• The EpidStat Institute and David Garabrandt PLLC conducted a peer-reviewed study in July 2013 that looked at rates of childhood cancer in areas surrounding natural gas wells in Southwestern Pennsylvania. The study found that there were no elevated rates of cancer amongst children in the area. Energy In Depth had the opportunity to interview Garabrandt when he came to Lackawanna College for a presentation last year, and he further explained the study in the following video.

  • The Texas Commission on Environmental Quality (TCEQ) has conducted extensive air monitoring for the Barnett Shale in North Texas.  Following their several month, state-of-the-art, 24-hour air monitoring, TCEQ found “no levels of concern for any chemicals” and concluded “no immediate health concerns from air quality in the area.”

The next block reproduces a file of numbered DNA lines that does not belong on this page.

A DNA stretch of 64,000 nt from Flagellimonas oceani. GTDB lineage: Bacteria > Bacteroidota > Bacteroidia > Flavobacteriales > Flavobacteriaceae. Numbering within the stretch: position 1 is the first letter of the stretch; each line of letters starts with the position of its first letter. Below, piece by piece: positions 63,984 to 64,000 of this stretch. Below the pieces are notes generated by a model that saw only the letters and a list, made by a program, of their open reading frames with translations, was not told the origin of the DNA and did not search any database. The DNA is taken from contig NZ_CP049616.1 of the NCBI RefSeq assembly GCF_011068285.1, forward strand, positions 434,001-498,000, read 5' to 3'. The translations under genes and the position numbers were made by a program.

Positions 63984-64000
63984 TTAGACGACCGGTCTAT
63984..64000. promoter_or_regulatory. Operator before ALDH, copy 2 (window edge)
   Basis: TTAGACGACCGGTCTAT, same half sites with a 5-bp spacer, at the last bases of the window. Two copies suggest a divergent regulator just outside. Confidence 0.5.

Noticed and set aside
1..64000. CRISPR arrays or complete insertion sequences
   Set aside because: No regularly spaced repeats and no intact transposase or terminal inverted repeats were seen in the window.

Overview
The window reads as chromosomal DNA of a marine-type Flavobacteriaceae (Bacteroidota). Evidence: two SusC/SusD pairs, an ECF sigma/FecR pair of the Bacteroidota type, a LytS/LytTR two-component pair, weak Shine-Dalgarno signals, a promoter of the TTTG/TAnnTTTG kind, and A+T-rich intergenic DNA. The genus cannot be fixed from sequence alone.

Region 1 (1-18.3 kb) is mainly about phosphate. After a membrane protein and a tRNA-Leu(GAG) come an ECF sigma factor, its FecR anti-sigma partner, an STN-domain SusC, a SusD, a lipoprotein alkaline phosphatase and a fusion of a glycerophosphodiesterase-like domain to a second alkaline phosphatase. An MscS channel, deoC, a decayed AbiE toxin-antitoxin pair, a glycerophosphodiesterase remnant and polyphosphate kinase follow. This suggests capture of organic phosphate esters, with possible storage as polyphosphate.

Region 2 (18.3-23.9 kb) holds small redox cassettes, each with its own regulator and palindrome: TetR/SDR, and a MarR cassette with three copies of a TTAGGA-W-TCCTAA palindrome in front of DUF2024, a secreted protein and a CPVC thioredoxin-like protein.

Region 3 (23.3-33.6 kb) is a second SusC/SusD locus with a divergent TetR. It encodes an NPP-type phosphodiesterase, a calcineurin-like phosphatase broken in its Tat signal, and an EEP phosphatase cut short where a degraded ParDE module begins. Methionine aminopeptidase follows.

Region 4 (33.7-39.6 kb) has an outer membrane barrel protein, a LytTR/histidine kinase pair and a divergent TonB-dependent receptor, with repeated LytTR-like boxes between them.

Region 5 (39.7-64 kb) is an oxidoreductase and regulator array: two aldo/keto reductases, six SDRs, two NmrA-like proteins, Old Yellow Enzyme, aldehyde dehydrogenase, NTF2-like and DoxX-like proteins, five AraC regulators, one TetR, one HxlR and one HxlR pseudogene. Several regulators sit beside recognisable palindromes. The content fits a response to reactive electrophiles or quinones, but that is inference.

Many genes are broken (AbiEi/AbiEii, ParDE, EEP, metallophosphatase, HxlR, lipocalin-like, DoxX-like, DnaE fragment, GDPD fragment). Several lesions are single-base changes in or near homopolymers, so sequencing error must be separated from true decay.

• The Colorado Department of Public Health tested air quality at a well site in 2012 and found:  “The monitored concentrations of benzene, one of the major risk driving chemicals, are well within acceptable limits to protect public health, as determined by the U.S. Environmental Protection Agency. The concentrations of various compounds are comparatively low and are not likely to raise significant health issues of concern.”

CLAIM: [Following claims about health issues] Documents obtained by Newsweek show that instances of water [methane] contamination have already occurred in the area, near Hilcorp wells.”

FACT: According to Penn State University, “Methane gas alone is not toxic and does not cause health problems in drinking water.”